Thoughts on Shlomo (archives)
An Abrahamic Soul (2001)
This past Friday, the 16th of Heshvan, marked seven years since the death of Rav Shlomo Carlebach, ztz”l. As the years pass, I find myself reflecting over and over again about this charismatic and paradoxical figure, who deeply touched so many lives and at the same time embodied so many of the contradictions and dilemmas of our era in Jewish life.
In writing about any person who has left this world, I am reminded of the words of Rav Soloveitchik, ztz”l, perhaps the master eulogist of our generation, in which he takes the verse in Jeremiah 31:2, “from afar the Lord appeared to me,” as emblematic of our relation to the deceased. I take this to mean that during his lifetime, we more often than not fail to truly see the person. The hustle and bustle of everyday life, the routine, utilitarian or pragmatic nature of most of our human encounters, tends to obscure our perception of the other person’s Divine soul, the reflection of God within his soul (helek eloha mima’al), the unique letter in the Torah to which he is a counterpart. Suddenly, after he dies, we begin to understand how much more there was to that person, and howl little we truly understood of his essence.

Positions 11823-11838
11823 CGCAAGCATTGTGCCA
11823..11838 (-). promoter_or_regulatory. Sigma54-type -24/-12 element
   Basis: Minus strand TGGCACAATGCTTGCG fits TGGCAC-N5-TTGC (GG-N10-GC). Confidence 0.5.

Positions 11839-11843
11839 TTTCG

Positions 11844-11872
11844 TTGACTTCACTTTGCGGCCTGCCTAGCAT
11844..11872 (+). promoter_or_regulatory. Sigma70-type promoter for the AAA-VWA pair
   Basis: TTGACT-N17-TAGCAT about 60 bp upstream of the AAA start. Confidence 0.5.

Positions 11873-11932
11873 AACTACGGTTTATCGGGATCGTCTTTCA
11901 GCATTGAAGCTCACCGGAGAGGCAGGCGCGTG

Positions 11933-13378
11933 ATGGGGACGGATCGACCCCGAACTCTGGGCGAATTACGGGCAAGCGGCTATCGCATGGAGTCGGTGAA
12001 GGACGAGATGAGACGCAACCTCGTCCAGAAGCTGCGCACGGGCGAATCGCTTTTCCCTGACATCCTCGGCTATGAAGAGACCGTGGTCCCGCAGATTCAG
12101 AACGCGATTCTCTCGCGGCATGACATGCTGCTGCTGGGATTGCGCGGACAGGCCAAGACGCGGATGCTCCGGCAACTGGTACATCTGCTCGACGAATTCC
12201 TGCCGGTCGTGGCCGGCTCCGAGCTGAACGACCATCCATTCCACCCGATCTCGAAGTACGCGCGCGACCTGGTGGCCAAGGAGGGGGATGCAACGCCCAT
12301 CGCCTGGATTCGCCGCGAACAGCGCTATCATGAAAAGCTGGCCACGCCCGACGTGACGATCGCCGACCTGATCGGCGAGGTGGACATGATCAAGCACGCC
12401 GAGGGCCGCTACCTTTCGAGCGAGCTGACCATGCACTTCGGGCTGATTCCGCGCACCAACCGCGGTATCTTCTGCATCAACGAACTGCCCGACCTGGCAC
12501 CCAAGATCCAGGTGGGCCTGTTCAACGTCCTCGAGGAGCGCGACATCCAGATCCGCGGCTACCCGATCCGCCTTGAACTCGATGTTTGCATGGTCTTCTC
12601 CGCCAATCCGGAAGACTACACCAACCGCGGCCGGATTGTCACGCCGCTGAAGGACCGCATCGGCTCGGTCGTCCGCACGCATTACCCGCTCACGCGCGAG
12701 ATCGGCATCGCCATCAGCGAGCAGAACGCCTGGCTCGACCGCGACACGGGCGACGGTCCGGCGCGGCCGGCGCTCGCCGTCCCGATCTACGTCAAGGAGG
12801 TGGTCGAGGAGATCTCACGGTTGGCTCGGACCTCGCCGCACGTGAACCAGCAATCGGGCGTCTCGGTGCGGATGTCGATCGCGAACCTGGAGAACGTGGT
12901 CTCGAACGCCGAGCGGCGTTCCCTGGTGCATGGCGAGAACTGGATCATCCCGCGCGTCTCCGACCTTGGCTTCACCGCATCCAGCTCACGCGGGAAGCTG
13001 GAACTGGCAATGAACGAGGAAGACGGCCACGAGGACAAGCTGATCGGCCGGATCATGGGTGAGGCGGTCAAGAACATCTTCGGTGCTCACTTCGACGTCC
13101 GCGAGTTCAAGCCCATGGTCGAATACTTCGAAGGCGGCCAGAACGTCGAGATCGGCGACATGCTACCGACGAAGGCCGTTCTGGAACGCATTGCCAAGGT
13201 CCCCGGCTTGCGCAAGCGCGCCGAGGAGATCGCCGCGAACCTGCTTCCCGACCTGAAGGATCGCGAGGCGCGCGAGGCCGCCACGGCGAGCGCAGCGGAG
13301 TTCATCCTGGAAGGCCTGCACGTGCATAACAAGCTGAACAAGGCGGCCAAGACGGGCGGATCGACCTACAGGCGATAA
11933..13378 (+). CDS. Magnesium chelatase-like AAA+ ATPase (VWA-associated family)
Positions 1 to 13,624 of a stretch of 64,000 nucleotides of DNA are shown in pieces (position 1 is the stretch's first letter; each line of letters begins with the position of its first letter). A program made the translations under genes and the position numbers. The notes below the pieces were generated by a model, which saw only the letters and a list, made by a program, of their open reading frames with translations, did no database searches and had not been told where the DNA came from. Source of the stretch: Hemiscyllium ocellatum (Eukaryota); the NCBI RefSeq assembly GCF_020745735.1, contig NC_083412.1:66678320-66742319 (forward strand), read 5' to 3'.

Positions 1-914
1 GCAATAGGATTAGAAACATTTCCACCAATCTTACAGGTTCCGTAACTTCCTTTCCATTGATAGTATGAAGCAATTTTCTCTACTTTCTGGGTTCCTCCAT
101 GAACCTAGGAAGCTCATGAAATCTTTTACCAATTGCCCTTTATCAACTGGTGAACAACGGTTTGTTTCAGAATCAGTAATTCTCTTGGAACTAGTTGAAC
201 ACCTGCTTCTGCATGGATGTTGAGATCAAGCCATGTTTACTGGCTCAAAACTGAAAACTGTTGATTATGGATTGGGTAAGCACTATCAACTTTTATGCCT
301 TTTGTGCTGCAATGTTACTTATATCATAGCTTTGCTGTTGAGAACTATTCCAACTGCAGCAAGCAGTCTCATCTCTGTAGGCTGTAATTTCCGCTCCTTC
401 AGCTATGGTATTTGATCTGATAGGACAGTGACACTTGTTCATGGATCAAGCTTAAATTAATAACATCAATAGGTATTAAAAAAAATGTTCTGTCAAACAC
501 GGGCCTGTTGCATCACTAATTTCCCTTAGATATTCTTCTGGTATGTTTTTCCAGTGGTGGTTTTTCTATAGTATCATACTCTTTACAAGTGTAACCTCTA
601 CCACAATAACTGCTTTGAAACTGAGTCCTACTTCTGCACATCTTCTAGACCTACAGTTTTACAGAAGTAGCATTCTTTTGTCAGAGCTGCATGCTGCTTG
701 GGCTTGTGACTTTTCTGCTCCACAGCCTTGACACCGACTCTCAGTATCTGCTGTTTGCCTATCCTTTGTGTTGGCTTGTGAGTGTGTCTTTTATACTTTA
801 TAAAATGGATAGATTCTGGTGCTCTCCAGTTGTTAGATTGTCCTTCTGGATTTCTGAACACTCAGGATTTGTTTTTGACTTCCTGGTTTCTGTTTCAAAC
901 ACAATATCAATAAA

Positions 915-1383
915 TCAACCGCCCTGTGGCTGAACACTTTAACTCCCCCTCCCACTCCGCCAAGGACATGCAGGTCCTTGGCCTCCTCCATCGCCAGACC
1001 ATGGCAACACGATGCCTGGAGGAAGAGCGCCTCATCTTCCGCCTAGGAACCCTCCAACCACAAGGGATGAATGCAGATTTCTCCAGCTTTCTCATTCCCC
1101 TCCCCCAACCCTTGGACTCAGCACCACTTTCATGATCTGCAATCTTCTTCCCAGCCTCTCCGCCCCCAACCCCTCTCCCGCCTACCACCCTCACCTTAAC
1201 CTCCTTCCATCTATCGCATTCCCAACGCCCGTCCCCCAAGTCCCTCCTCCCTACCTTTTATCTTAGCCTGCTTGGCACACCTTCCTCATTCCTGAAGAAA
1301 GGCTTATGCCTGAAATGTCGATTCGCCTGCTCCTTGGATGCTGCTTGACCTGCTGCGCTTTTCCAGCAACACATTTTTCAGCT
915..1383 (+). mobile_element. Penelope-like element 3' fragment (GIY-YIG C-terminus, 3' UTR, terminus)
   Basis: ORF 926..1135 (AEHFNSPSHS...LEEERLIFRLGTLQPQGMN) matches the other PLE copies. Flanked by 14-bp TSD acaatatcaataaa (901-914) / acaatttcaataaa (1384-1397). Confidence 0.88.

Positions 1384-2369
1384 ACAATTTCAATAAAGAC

Since Reb Shlomo’s death, there has been a great resurgence of interest in his figure. “Shlomo minyanim,” which use his melodies and try to emulate his informal, emotive style of prayer, have spring up all over the Jewish world. But for many of his posthumous admirers, he is perhaps little more than a latter-age Jewish minstrel, a composer of catchy but soulful tunes. (And serious music critics might add that these were not even particularly sophisticated compositionally or harmonically. Indeed, Shlomo was an auto-didact in the field of music, so much so that it’s not clear whether he even knew how to read sheet music! His tremendous creativity seemed to enter him from someplace else—as if the Shekhina were singing from his throat!)